Quinolones form a complex with DNA and DNA gyrase or Top IV (84). Quinolones inhibit the release of DNA from DNA gyrase, prevent
the rebinding of DNA strands, and break DNA (84, 85). As a rule of thumb, gram-negative bacterial activity correlates with
the inhibition of DNA gyrase, and gram-positive bacterial activity corresponds with the inhibition of Top IV.
Resistance to quinolones results from mutations in the genes' encoding for DNA gyrase and Top IV. Gene mutations change the
primary structure of DNA gyrase and Top IV. These small changes prevent the enzymes from binding to quinolones and forming
a quinolone–DNA–DNA gyrase (or Top IV) complex.
Inhibitors of bacterial-wall synthesis (β-lactam).
The β-lactam antibiotics are natural and semisynthetic compounds that inhibit several enzymes associated with the final
step of peptidoglycan synthesis and assembly. These antibiotics are derived from the β-lactam structure: a four-tiered ring
in which the β-lactam bond resembles a peptide bond. The β-lactam group includes the following five subgroups:
- Penicillins (e.g., 6-aminopenicillanic acid derivatives)
- Cephalosporins (e.g., 7-aminocephalosporanic acid derivatives)
- Cephalosporin-related agents (e.g., oxacephems and cephamycins)
- Carbapenems (e.g., imipenem)
- Monobactams (e.g., aztreonam) (86).
The β-lactam antibiotics inhibit bacterial-wall synthesis. The targets for β-lactam antibiotics are the penicillin-binding
proteins (PBPs), which are permanently inactivated. The PBPs have transpeptidase or carboxypeptidase activity that regulates
cell size and shape. In addition, PBPs are involved in cell division through the manufacture of new bacterial walls. Bacteria
have many PBPs, and each one has a separate function.
The following are the four major mechanisms of resistance to β-lactam antibiotics:
- Inactivation by β-lactamases
- Modification of target PBPs
- Efflux pumps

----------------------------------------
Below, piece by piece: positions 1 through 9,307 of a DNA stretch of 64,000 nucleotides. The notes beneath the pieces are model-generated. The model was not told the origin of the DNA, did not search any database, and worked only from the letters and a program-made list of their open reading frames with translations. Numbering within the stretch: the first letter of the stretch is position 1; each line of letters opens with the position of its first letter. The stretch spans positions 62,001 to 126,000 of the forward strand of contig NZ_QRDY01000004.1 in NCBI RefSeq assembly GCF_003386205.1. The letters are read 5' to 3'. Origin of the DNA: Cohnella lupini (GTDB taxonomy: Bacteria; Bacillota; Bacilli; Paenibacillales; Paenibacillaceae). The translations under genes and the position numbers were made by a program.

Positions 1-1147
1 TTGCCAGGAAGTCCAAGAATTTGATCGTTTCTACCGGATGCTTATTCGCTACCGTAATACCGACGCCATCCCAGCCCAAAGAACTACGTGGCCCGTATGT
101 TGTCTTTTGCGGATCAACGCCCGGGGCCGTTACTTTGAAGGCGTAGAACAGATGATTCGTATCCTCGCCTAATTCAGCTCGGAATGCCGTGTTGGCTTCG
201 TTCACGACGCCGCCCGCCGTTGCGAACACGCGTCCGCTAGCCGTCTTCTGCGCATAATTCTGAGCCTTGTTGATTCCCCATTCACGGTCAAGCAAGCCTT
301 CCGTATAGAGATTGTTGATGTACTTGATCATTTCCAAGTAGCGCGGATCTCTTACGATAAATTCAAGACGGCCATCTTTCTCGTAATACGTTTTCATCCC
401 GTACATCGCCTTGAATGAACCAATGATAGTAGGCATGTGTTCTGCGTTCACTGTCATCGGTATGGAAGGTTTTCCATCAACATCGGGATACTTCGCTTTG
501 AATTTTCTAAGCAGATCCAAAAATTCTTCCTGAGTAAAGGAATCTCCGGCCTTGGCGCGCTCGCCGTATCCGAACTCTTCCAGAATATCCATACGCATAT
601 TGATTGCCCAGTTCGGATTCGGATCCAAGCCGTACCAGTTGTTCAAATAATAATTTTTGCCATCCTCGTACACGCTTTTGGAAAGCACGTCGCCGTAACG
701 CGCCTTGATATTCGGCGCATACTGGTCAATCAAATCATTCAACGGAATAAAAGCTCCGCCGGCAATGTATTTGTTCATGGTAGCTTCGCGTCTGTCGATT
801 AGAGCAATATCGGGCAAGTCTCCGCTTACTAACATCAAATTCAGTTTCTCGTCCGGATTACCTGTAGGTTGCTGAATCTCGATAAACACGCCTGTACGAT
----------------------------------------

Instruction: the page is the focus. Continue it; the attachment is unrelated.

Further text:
- Reduced OM permeability (86, 87).
Antimetabolites: inhibitors of folic-acid synthesis.
The specificity of these antibiotics stems from the fact that bacteria cannot use preformed folic acid and must synthesize
their own folic acid (88). Mammalian cells use folic acid from exogenous sources.
These antibiotics are analogues of paraaminobenzoic acid (PABA). Sulfonamides block bacterial reproduction by acting as competitive
inhibitors of PABA in the folic-acid metabolism cycle. The target molecule is dihydropteroate synthase (DHPS). Inhibition
of this enzyme results in the depletion of tetrahydrofolate (89). Therefore, sulfonamides are bacteriostatic. Sulfonamides
possess a broad range of activity against gram-positive and gram-negative bacteria. Sulfamethoxazole is the most popular drug
in this subgroup of antibiotics.
Resistance is common, and resistance to one sulfonamide provides resistance to all. Sulfamethoxazole resistance is the result
of either chromosomal mutations in the DHPS gene that yield drug-resistant forms of DHPS or efflux pumps (90–92).
Sulfanilamides. These antibiotics bind to dihydrofolate reductase (DHFR) and inhibit the formation of tetrahydrofolic acid. They are thus
bacteriostatic. Their spectrum of activity covers gram-positive and gram-negative bacteria. Trimethoprim (TMP) is representative
of this subgroup.
The major causes of TMP resistance are the following:
- Production of an altered DHFR that lacks the capacity to bind sulfanilamides
- Decrease in drug uptake
- Efflux pumps
- Overproduction of the normal DHFR (93–95).
Development of resistance to antibiotics
Resistance to antibiotics develops in only two major ways. The antibiotic, acting as a selective agent, can help propagate
resistance microorganisms. In other cases, particular genes provide resistance. If either of these two conditions is not present,
resistant bacteria are not developed.
Bacterial resistance to antibiotics is a natural outcome of selective pressure or evolution. Bacterialike organisms arose
more than three billion years ago and have been constantly faced with natural products that have antibacterial activity (i.e.,
antibiotics) and related organic molecules. Bacteria have acquired resistance genes to survive. When a random mutation provides
a bacterium with a resistance gene, its progeny will have a survival advantage and proliferate despite the presence of substances
that inhibit or kill competing microorganisms. Resistance genes are passed to other bacteria through various gene-transfer
processes. In general, bacterial resistance to antibiotics is either intrinsic (i.e., resulting from native genes) or acquired
(i.e., resulting from new genes).